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[and which] combined matrilineal and patrilineal patterns of family structure and assigned equal importance to both lines." and that "resistance to China's colonization of Vietnam ...[combined with] the view that Vietnam was originally a matriarchy ...
This hypothesis was criticized by some authors such as Cynthia Eller in The Myth of Matriarchal Prehistory and remains as a largely unsolved question to this day. Several modern feminists have advocated for matriarchy now or in the future and it has appeared in feminist literature. Radcliffe-Brown argued in 1924 that the definitions of matriarchy and patriarchy had "logical and empirical failings .... Most academics exclude egalitarian nonpatriarchal systems from matriarchies more strictly defined.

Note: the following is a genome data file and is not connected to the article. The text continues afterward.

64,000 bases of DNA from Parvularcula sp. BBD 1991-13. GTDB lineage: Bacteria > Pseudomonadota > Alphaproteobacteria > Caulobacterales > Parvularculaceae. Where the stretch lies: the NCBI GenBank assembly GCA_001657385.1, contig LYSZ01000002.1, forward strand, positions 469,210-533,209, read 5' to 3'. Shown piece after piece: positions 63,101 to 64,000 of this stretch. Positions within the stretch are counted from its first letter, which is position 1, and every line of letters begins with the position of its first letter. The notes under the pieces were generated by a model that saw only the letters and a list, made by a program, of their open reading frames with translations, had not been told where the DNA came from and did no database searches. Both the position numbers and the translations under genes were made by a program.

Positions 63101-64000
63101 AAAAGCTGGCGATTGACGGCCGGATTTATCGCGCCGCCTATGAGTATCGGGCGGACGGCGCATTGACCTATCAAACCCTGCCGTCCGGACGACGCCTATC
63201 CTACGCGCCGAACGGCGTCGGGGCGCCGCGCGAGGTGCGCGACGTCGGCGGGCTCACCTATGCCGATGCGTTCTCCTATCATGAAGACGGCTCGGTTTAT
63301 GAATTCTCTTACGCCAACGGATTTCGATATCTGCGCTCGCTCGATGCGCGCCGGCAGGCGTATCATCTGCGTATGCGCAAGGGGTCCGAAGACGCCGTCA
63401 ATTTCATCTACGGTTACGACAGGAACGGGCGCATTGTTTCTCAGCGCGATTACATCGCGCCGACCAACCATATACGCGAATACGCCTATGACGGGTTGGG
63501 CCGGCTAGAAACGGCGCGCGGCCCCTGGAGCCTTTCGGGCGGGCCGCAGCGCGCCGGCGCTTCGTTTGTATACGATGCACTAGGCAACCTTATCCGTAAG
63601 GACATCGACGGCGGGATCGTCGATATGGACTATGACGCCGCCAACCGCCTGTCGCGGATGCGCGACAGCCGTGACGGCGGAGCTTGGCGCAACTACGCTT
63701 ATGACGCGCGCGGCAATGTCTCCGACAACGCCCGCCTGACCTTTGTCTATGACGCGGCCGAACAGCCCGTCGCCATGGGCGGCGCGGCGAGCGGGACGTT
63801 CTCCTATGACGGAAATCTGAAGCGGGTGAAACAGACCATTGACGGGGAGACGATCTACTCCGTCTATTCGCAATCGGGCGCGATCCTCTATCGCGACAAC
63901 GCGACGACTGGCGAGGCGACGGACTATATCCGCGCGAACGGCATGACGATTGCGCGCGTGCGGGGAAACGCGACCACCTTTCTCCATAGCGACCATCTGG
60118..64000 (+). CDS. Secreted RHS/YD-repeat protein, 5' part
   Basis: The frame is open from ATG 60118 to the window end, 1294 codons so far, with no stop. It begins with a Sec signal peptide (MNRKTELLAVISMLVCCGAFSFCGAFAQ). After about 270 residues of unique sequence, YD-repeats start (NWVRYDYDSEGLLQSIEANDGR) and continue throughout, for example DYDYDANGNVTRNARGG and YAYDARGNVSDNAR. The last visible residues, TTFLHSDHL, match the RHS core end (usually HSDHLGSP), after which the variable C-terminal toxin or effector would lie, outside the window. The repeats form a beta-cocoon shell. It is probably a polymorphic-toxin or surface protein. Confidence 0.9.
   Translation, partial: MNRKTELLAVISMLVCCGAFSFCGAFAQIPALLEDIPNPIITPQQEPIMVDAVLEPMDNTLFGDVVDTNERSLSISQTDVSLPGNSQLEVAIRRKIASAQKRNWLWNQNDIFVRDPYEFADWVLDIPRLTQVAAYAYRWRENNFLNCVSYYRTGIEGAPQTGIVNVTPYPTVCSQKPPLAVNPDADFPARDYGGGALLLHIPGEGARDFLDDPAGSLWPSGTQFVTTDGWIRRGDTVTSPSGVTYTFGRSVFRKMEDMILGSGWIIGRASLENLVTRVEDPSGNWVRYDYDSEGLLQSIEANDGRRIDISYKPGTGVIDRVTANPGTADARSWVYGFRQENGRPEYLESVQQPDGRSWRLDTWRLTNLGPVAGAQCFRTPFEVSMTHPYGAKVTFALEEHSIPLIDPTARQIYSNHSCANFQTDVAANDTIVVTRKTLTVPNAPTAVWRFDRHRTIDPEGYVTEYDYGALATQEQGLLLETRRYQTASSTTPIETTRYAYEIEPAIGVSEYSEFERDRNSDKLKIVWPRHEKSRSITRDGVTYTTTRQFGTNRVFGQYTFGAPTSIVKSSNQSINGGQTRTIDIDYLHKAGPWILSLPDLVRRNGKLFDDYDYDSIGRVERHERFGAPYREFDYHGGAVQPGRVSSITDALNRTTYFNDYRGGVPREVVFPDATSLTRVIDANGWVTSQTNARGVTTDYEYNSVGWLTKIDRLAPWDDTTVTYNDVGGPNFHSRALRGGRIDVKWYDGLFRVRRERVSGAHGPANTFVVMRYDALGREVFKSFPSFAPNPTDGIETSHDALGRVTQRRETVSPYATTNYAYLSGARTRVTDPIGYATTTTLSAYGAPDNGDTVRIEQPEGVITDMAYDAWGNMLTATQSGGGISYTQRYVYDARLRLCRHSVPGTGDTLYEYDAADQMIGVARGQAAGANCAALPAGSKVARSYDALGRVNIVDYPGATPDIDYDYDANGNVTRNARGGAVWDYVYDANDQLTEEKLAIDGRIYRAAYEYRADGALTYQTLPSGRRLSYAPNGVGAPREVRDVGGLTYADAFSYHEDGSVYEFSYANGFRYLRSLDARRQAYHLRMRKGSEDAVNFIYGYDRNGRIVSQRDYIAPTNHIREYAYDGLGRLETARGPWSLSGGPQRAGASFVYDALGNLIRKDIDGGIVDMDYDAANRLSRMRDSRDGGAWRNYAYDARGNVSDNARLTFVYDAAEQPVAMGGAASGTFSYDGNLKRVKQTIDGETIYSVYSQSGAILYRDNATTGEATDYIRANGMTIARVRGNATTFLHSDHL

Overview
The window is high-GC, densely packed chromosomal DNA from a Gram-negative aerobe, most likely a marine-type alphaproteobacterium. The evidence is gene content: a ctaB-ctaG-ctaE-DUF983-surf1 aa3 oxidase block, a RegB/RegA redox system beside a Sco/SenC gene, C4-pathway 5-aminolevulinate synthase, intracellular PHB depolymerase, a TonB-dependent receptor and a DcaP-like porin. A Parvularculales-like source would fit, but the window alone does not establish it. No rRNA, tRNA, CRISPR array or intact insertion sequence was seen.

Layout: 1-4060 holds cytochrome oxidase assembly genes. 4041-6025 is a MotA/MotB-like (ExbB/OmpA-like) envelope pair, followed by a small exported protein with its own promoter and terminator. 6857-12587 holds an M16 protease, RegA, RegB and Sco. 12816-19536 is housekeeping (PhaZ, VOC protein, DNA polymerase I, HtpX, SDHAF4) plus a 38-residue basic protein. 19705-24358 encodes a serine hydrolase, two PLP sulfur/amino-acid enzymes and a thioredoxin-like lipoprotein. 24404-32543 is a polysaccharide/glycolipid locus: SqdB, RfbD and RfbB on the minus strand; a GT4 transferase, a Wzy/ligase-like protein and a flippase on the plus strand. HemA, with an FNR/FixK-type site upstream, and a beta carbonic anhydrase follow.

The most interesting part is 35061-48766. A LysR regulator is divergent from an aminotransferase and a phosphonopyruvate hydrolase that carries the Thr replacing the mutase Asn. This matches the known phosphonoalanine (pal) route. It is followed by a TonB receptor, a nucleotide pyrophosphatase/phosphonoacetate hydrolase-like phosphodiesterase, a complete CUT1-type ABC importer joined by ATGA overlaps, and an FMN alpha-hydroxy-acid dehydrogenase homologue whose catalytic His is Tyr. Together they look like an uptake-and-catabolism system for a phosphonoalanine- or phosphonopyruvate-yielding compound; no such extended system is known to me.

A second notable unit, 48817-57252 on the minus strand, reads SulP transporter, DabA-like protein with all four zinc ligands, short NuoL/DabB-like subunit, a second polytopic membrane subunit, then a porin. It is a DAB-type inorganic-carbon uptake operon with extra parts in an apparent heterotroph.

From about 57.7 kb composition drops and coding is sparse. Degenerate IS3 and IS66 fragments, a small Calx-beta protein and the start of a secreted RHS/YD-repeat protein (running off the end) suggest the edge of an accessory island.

Some people who sought evidence for the existence of a matriarchy often mixed matriarchy with anthropological terms and concepts describing specific arrangements in the field of family relationships and the organization of family life, such as matrilineality and matrilocality.
These terms refer to intergenerational relationships (as matriarchy may), but do not distinguish between males and females insofar as they apply to specific arrangements for sons as well as daughters from the perspective of their relatives on their mother's side.
Possibly, queenship, because of the power wielded by men in leadership and assisting a queen, leads to queen bee syndrome, contributing to the difficulty of other women in becoming heads of the government.
Gynocentrism is the 'dominant or exclusive focus on women', is opposed to androcentrism, and "invert[s] ... [male/female] binary ...[,] [some feminists] arguing for 'the superiority of values embodied in traditionally female experience'".